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What you putteth away for later, the chancellor taketh back sooner. After the last Budget, that’s the scenario facing diligent pensioners who’ve saved hard for their retirement.
If LTA sounds to you like the name of a corporation bus company from the seventies, then you’re probably from a time when you had to bow your head when you went upstairs, and the conductor gave change from a leather satchel. You started saving towards your pension too, except for the trip down to the Record Exchange, where you blew some cash on Led Zeppelin’s Physical Graffiti – one of the best albums of 1975 in our opinion.
Spool forward forty years, and the corporation public transport has been long since deregulated and bought up by a Scottish mega operator. You might still be a bit of a rocker, but 1975 isn’t a year anymore, it’s a band, and you download their latest hits from Spotify. You’ve moved with the times and, in these times, the LTA acronym that most interests you is Lifetime Allowance.
The problem is that the LTA was changed again by the Chancellor at the last Budget in what many are calling a stealth tax move. The allowance has now been reduced further from £1.25m to £1m, which will hit diligent pension savers. It may seem like a big number, but it’s not so hard to reach that figure if you’ve been saving since tartan trousers were worn by the Bay City Rollers.
Essentially the change in LTA means that if the value of your pension pot goes over £1m then you get taxed more when you draw a pension from the fund to claw back some of the tax relief you got when you made your initial contributions. In other words you are penalised if your pension pot is properly invested and increases in value over the years.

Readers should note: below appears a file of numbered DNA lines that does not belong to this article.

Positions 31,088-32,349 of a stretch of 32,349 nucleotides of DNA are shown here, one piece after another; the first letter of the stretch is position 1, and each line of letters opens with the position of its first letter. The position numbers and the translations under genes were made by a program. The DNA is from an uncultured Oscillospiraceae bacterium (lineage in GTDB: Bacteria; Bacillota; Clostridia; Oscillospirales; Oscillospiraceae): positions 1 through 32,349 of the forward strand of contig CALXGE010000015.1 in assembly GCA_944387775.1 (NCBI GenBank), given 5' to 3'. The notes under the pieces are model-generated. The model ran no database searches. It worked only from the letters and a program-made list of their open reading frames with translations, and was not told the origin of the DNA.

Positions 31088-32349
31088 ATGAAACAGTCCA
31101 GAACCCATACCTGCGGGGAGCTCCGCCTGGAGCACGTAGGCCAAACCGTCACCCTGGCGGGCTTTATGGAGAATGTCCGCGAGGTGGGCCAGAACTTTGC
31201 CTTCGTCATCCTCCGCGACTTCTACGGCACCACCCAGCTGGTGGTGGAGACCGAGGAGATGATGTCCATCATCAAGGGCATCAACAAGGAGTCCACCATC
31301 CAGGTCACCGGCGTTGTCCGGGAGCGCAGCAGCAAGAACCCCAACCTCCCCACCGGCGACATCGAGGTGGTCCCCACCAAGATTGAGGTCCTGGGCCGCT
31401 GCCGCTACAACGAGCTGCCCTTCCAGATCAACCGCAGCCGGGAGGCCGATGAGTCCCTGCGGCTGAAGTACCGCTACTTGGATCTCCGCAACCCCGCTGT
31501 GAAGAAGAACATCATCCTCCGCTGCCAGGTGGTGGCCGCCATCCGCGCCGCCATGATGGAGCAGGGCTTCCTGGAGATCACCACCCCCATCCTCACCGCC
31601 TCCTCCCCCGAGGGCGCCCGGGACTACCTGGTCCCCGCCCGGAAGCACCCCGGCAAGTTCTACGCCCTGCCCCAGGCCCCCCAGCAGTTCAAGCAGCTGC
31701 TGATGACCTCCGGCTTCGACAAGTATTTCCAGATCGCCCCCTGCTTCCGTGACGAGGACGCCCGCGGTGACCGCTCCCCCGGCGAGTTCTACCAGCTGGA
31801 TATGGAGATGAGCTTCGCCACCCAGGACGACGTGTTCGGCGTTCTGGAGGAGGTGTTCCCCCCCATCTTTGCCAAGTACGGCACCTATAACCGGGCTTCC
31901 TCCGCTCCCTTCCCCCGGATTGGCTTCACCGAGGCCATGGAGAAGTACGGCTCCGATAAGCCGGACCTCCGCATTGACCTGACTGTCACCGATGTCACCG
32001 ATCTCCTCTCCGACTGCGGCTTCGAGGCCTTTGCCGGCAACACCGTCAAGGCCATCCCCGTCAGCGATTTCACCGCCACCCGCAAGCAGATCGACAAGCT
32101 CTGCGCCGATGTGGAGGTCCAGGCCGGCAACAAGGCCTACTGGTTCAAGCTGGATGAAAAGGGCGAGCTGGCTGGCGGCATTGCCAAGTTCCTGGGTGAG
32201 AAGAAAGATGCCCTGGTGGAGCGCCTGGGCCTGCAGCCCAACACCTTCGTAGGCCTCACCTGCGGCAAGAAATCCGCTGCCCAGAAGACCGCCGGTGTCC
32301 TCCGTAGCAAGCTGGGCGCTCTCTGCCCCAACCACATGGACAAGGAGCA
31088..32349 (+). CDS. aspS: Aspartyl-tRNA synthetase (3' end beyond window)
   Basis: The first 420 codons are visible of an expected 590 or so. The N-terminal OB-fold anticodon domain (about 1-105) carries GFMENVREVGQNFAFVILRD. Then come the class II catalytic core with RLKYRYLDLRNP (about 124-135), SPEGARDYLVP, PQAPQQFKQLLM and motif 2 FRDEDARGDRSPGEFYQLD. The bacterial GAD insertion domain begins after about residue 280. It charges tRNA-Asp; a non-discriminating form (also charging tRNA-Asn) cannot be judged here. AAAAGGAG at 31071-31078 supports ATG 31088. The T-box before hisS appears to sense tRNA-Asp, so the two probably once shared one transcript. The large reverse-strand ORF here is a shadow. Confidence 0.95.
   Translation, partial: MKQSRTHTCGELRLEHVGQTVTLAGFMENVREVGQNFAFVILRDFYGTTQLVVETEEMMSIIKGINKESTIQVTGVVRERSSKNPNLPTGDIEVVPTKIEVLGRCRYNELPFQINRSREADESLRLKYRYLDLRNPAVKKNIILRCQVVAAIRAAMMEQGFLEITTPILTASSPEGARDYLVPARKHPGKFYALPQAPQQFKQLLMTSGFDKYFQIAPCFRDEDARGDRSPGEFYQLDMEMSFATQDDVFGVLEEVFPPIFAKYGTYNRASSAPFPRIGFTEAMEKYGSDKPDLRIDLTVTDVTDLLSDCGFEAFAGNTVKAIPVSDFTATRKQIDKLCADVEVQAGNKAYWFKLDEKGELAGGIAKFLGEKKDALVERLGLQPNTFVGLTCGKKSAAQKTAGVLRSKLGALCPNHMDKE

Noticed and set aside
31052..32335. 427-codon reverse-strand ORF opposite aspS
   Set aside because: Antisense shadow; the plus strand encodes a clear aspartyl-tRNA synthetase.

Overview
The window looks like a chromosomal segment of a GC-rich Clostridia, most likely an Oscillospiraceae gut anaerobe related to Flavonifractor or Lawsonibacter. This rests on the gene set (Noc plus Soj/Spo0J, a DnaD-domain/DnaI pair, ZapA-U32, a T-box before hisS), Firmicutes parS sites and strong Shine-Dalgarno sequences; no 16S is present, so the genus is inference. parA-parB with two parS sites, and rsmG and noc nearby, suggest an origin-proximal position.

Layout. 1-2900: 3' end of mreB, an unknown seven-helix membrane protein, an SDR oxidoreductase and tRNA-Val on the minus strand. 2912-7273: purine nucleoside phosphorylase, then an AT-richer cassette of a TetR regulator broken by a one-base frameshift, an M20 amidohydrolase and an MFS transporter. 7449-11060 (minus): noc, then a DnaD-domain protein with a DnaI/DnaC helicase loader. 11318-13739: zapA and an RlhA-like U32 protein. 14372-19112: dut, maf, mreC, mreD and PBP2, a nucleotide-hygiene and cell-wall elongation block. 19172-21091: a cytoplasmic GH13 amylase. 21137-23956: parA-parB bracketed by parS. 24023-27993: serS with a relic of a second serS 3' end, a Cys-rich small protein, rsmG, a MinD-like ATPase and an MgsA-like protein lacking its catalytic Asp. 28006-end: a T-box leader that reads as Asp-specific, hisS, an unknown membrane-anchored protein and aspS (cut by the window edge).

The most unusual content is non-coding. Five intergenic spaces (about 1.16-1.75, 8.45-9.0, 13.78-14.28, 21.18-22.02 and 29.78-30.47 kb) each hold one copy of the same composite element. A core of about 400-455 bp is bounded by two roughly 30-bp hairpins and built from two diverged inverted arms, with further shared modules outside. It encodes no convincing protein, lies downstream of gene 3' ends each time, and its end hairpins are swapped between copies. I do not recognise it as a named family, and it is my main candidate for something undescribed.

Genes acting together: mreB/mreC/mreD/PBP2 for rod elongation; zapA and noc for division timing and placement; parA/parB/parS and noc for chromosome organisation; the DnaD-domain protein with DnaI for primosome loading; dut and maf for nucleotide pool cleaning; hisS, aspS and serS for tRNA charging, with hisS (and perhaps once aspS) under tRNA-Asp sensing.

There’s a sense of anger among the professions, and many are seeing this as a tax grab that really does punish the savers and those who’ve made provision for themselves. Chas Roy-Chowdhury of the accountancy body, the ACCA noted that the Chancellor should exercise caution when meddling with the pension pots of those who have been contributing to them for thirty to forty years.
At Springfords we’re across the situation as it develops. Already there are efforts being mounted to get the Chancellor to review this decision. The consensus is that rather than base the penalty on the value of the pension pot, it would be more fairly applied to the value of the actual contributions you have physically paid into your own scheme instead. That seems to us to be much fairer … we’re sure you agree too!